Wushu Overview

As early as the prehistoric era, our ancestors were forced to become proficient in the art of self-defense in order to fight off attacks from hostile tribes as well as wild animals. People learned and performed the fundamental forms of Wushu, which literally translates to “martial arts,” because of this history.

In order to prepare themselves for the battles that they believe are in their near future, they started competing in duels and sparring matches. At first, they did all of their training using weapons that had shields attached to them, such as axes and swords. Wrestling and boxing evolved to become significant components of a warrior’s overall training.

Hua Tuo Physician

A famous physician Hua Tuo in the second century BC developed a series of moves which mimicked the movements of animals and produced a fighting style and fitness training. Tuo’s system incorporates various movements copied from tigers, bears, deers, birds and apes.

  These basic principles were to have far reaching influence for centuries to come. During the Ming and Qing dynasties systems of progression were also developed with Warrior of Agility and Warrior of Courage being possible.

Wushu developed into a style involving kicking, punching, striking, catching, pushing and stabbing for the purpose of self-defense and fitness training and incorporates either bare hands or weapons.

Wushu was originally developed as a form of military training and body building but also became a spiritual base and sporting practice.

Nowadays within China it is an important part of the military and police forces and once again has become an essential part of ordinary people’s lives. In the 60’s, Hollywood’s martial arts films contributed a large part to the popularity of Wushu and Kung Fu outside of China today.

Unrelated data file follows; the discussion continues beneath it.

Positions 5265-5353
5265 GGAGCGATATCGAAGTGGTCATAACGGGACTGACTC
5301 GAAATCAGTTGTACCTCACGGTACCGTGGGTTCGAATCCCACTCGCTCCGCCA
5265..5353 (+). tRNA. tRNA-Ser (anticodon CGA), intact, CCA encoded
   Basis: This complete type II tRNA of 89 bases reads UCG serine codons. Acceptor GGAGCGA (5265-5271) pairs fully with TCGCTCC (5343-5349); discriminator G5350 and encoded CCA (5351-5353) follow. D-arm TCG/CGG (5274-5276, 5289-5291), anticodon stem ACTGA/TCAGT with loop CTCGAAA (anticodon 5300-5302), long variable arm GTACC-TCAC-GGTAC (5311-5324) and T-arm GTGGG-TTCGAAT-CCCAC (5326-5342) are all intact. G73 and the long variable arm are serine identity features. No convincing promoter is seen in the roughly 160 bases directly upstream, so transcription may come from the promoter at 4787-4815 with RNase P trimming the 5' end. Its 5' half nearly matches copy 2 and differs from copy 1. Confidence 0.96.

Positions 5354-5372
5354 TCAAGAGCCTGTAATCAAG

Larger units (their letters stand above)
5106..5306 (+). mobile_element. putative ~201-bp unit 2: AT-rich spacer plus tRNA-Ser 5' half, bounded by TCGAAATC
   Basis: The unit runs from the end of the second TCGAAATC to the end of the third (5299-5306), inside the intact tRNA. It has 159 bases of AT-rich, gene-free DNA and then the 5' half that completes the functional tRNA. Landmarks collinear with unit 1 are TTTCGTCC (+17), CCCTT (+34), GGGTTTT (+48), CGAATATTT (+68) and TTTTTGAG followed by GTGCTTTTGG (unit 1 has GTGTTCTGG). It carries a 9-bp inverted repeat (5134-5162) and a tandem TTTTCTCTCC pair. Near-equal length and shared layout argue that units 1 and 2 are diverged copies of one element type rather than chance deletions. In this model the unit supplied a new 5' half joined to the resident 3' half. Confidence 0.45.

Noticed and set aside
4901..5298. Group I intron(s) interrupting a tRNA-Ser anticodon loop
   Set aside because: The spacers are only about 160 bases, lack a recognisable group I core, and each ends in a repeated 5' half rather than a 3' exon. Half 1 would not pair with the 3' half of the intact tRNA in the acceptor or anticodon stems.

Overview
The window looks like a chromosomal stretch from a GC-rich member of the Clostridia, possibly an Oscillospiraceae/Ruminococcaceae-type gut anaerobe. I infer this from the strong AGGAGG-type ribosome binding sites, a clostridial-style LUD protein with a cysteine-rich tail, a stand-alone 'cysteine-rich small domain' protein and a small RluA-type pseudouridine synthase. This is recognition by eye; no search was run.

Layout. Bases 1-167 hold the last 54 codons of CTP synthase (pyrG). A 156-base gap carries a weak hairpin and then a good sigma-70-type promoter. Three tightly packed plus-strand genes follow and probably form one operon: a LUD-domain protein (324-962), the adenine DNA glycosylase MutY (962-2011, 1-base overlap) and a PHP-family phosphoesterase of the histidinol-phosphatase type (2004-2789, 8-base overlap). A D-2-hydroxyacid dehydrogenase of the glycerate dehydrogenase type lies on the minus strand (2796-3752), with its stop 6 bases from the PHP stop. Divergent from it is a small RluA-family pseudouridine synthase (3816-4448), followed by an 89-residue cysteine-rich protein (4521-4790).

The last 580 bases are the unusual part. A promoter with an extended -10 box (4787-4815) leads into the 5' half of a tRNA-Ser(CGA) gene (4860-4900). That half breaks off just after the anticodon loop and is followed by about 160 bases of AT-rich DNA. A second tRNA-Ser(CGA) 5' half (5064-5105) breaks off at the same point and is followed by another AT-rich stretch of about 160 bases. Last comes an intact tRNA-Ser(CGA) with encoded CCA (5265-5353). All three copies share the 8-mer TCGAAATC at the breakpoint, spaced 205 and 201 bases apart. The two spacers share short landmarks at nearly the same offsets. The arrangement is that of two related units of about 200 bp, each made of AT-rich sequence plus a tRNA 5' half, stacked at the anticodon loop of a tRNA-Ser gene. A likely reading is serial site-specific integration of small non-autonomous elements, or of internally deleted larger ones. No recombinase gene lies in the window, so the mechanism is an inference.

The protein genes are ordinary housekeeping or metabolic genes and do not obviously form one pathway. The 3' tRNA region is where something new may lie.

Wushu is a collective term that includes many different styles of combat like long boxing, taiji boxing, sanshou and short and long weapon play.

Other boxing styles have evolved teachings of their own according to their founders, like Yang’s Taiji, Wu’s Taiji and Chen’s Taiji to name a few.  The weapon play styles include training in the use of spear, cudgel, broadsword and saber.

From their very basic, simplistic principles these wushu schools have become complicated systems of religion, training and combat and given rise to religions like Taoist, Confucians and Buddhist beliefs.

These beliefs also encourage practitioners to focus on achieving spiritual enlightenment and inner calm aside from physical well-being.

Wushu lessons takes through rhythmical patterns or Forms, sparring with partners or shadow boxing, using traditional Chinese philosophies and medicine. All of these combine to give the student a peace in body and mind.

As well as military combat and spiritual enlightenment Wushu lessons has branched out to become sporting events like Taekwondo and fencing, while certain aspects are now established as forms of performance dance and opera.

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